Judging from the reaction of editorialists and politicians, the fear is there, but also the discomfort. How should this attack be called? A terror attack? Can it be called a terror attack although its perpetrator seems to be jewish? This is the kind of hesitation one sees in interviews and opinion papers. It’s not a simple case of semantics, its about classification, operating a distinction between “jewish violence and “palestinian violence”: when violence is so instrumental in separating and defining two groups, what happens when it erupts within one of the groups? what does it say about the opposition between the two groups…

Posted in Conspiracy, Culture, Identity, Israel, Palestinians, Prejudice, Religion, Secularism, Security, Semantics, Values, Violence | Leave a Comment »

The third Ibrahim Kanaan affair

Posted by worriedlebanese on 16/06/2009

Ibrahim KanaanAs a Lebanese citizen, and a Metn voter, I’m particularly interested in knowing a bit more about three affairs that involved my constituency’s MP this year  :

    • The arson attack on his house (Ibrahim Kannan’s family home was set ablaze. His foes accused him of staging the fire)
    • The shooting in Mansourieh (He claims that his convoy was shot at & shot back, while his foes claim that he wasn’t attacked and simply shot at another car).
    • The accusation of corruption (or to be more accurate failing to honour promises of bribery). Ibrahim Kanaan considers this accusation to be fabricated.

I tried to search the internet for more information, but all I found was accusations and counter-accusations. “Proofs” being broadcasted on television and then on youtube… After two hours of searching, I can safely say that I found no court judgement (even though they are all criminal acts), no police report… nothing. What I found were FPM partisans refuting accusations in anyway possible, and FPM foes claiming the opposite. None were really convincing and nowhere was an independent report to be found. Conviction follows ones political preferences…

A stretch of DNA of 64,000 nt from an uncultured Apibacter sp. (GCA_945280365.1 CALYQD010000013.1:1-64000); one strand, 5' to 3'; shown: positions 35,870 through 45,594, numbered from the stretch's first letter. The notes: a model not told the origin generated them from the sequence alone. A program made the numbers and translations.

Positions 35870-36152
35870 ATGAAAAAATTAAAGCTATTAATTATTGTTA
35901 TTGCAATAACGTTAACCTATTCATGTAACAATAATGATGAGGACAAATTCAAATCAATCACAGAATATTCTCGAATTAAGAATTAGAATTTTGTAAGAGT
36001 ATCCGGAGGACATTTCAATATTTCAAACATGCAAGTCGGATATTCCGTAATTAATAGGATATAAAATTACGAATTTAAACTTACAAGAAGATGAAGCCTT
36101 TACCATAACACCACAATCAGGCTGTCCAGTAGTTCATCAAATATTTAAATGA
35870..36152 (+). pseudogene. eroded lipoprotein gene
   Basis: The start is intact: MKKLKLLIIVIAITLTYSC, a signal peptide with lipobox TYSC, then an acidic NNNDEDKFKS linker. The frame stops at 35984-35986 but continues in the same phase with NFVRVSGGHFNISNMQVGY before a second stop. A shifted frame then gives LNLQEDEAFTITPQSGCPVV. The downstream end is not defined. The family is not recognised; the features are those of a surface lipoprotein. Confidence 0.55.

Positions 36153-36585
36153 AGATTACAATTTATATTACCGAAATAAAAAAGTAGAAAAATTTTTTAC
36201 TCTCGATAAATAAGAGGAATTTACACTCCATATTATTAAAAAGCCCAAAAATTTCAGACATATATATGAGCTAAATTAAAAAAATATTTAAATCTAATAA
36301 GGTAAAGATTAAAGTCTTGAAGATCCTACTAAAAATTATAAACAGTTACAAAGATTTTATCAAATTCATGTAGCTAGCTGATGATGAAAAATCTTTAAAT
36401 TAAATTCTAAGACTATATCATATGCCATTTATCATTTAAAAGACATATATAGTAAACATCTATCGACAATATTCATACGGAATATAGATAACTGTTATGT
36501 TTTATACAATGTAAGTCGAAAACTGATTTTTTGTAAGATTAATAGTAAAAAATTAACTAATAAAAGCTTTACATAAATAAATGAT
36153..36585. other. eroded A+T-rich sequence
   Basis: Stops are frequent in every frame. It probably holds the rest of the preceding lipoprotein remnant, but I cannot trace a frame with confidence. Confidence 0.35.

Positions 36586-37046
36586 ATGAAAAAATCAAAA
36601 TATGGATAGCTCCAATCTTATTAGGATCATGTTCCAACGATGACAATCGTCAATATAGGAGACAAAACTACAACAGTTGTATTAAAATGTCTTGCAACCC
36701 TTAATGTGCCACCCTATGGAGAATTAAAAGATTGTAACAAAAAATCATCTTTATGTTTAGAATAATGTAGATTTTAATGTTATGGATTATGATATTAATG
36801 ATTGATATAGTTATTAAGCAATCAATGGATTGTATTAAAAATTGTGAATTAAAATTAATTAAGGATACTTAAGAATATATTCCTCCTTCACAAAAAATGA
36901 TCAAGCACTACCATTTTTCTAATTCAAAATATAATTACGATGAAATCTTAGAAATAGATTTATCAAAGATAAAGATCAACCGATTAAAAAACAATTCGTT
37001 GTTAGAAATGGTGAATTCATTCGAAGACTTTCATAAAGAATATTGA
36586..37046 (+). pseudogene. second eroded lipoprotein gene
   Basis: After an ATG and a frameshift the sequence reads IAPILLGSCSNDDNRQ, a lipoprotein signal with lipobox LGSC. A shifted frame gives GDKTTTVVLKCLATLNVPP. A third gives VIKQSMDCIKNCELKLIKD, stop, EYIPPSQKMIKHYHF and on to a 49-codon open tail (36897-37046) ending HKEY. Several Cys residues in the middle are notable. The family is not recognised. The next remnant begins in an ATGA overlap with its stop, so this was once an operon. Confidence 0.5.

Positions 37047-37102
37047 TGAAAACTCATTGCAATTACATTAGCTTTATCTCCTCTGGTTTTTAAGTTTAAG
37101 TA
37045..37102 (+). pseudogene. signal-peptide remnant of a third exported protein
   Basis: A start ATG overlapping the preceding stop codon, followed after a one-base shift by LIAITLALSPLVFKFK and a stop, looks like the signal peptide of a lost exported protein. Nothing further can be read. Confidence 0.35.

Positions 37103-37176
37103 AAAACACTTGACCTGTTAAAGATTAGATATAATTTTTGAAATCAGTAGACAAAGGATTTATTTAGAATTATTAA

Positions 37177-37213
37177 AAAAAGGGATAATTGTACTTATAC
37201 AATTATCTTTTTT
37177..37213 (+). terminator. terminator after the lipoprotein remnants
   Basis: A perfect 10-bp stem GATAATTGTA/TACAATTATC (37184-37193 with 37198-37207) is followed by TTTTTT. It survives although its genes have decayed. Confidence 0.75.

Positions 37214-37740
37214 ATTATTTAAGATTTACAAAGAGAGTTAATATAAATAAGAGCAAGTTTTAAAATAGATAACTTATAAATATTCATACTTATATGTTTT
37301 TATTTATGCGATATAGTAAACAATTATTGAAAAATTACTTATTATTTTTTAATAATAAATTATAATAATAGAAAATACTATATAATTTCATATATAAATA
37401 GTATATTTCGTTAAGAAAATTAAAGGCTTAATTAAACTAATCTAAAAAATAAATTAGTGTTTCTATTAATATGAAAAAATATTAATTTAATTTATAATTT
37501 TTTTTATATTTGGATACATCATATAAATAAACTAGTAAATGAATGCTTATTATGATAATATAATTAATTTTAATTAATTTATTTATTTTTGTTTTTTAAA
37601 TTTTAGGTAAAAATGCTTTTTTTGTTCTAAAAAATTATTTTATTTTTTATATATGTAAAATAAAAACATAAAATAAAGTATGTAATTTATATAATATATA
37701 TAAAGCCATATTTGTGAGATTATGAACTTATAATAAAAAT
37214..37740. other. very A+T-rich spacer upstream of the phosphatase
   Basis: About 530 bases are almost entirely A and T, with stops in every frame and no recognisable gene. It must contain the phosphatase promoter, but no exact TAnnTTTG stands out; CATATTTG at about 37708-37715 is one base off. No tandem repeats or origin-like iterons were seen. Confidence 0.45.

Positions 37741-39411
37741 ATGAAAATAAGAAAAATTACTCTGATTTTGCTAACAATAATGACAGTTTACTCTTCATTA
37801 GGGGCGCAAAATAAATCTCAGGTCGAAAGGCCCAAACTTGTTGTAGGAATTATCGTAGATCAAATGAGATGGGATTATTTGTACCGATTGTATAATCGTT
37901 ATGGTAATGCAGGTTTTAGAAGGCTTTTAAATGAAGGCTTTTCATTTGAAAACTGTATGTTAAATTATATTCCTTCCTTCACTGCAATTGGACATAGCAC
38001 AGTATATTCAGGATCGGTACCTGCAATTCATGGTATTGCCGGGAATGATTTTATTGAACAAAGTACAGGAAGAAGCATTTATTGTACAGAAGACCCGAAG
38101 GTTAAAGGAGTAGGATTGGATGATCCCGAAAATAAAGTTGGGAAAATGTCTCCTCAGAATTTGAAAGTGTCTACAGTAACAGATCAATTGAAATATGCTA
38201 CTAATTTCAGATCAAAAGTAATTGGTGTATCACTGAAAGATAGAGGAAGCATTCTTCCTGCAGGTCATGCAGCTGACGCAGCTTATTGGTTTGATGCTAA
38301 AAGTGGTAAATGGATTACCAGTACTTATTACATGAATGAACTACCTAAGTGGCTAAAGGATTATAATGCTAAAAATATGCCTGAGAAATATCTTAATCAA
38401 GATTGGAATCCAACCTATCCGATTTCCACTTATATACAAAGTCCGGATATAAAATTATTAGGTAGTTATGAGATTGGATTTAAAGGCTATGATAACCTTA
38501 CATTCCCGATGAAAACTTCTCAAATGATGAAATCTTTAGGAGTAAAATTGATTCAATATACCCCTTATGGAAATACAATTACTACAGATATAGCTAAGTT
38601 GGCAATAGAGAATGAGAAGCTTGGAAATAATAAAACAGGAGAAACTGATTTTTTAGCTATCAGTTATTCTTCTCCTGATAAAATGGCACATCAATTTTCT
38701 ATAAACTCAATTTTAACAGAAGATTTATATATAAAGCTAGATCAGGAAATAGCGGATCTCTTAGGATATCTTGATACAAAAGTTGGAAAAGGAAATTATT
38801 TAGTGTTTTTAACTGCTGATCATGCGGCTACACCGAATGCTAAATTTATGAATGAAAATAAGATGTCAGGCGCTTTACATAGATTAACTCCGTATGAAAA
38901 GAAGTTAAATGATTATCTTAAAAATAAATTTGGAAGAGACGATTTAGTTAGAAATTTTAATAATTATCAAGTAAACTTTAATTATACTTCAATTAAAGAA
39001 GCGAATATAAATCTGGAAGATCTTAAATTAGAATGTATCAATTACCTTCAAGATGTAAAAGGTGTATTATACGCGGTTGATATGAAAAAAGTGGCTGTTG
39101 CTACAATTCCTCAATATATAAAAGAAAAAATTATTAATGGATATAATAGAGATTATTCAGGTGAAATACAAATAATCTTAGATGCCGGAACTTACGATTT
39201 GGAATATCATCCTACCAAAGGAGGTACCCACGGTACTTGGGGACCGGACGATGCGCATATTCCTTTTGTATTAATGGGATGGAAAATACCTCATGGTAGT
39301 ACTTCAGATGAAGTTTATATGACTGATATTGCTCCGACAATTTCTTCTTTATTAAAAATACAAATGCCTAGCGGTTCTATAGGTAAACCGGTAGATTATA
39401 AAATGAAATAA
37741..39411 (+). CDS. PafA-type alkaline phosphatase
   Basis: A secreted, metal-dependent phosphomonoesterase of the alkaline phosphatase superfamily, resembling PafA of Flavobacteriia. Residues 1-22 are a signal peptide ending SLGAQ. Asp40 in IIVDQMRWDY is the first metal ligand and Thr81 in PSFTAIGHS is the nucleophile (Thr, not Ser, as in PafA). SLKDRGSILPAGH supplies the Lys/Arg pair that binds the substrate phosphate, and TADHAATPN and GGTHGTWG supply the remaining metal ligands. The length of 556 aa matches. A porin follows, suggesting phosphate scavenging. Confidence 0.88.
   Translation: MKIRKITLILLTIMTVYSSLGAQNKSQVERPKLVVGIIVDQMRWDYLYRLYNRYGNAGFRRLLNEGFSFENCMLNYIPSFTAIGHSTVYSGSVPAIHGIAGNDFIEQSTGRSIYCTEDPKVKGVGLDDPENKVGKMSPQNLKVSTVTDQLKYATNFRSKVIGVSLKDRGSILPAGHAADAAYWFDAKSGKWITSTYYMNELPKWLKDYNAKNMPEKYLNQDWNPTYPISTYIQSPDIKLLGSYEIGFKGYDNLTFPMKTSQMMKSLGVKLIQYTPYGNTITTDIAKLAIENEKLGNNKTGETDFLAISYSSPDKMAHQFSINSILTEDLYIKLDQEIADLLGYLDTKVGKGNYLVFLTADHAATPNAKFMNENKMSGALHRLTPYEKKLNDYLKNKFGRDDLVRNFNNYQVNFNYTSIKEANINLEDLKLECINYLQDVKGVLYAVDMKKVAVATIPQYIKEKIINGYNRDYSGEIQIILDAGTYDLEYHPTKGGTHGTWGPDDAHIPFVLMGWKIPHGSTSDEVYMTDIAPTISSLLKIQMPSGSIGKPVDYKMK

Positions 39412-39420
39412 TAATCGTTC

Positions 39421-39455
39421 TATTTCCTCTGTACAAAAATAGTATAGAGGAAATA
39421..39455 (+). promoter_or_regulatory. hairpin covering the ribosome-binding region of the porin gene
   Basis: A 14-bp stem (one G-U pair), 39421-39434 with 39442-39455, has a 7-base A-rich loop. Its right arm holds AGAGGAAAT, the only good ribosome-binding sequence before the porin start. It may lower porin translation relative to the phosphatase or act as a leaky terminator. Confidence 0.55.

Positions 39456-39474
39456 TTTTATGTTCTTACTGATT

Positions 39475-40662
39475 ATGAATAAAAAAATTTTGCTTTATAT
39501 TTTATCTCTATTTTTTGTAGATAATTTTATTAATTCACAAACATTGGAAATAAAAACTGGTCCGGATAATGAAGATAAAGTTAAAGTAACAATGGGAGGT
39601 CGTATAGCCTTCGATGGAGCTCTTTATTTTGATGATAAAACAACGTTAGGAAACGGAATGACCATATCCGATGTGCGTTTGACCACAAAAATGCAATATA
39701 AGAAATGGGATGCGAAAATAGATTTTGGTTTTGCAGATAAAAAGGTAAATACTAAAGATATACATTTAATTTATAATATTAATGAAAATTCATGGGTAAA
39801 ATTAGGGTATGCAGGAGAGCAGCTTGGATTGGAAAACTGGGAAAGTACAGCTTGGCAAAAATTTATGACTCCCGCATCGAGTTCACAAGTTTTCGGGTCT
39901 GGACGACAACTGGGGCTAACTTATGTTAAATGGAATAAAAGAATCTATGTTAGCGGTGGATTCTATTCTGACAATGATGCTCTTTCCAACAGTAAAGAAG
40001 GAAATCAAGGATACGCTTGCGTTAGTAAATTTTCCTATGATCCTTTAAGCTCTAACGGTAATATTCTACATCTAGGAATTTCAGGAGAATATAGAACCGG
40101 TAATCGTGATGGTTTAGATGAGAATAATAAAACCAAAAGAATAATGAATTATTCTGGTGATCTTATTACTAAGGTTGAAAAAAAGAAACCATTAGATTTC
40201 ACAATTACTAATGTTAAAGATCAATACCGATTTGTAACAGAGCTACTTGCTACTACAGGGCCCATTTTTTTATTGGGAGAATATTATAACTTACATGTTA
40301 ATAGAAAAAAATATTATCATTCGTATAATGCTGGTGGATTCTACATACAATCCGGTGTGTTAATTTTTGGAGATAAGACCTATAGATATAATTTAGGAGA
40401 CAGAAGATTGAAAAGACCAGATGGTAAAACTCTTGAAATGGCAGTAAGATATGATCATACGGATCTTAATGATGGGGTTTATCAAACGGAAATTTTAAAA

Posted in Conspiracy, Journalism, Justice, Lebanon, Politics, Prejudice | Tagged: , , , | 1 Comment »

Out of court… on-air “settlements”

Posted by worriedlebanese on 15/06/2009

al-fassadI received two emails with the same content: an extract of a TV show in which MP Ibrahim Kanaan (Free Patriotic Movement, Metn) answers accusation of corruption and vote buying by screaming at the show’s anchorwoman, Ghada Eid.

When I first watched the show, I was appalled by Ibrahim Kanaan’s reaction. The first few words he uses are quite revealing about the way he perceived this episode of al-Fasad. He called it “a political assassination”. And after saying that, he started yelling, scolding the anchorwoman, denigrating her work, insinuating things, accusing her of corruption and threatening her with a lawsuit for libel (something NTV is rather used to). She on the other hand insinuates that Ibrahim Kanaan’s party is corrupt and doesn’t hold its promises, she starts yelling as well, saying that her voice will always be higher than the others” and threatens him with a lawsuit for insults.

Now here is the interesting part of the story, Ibrahim Kanaan isn’t accused of actually bribing people, but of promising to bribe people and not honouring his promise. How can you prove that? And how can you prove that wrong?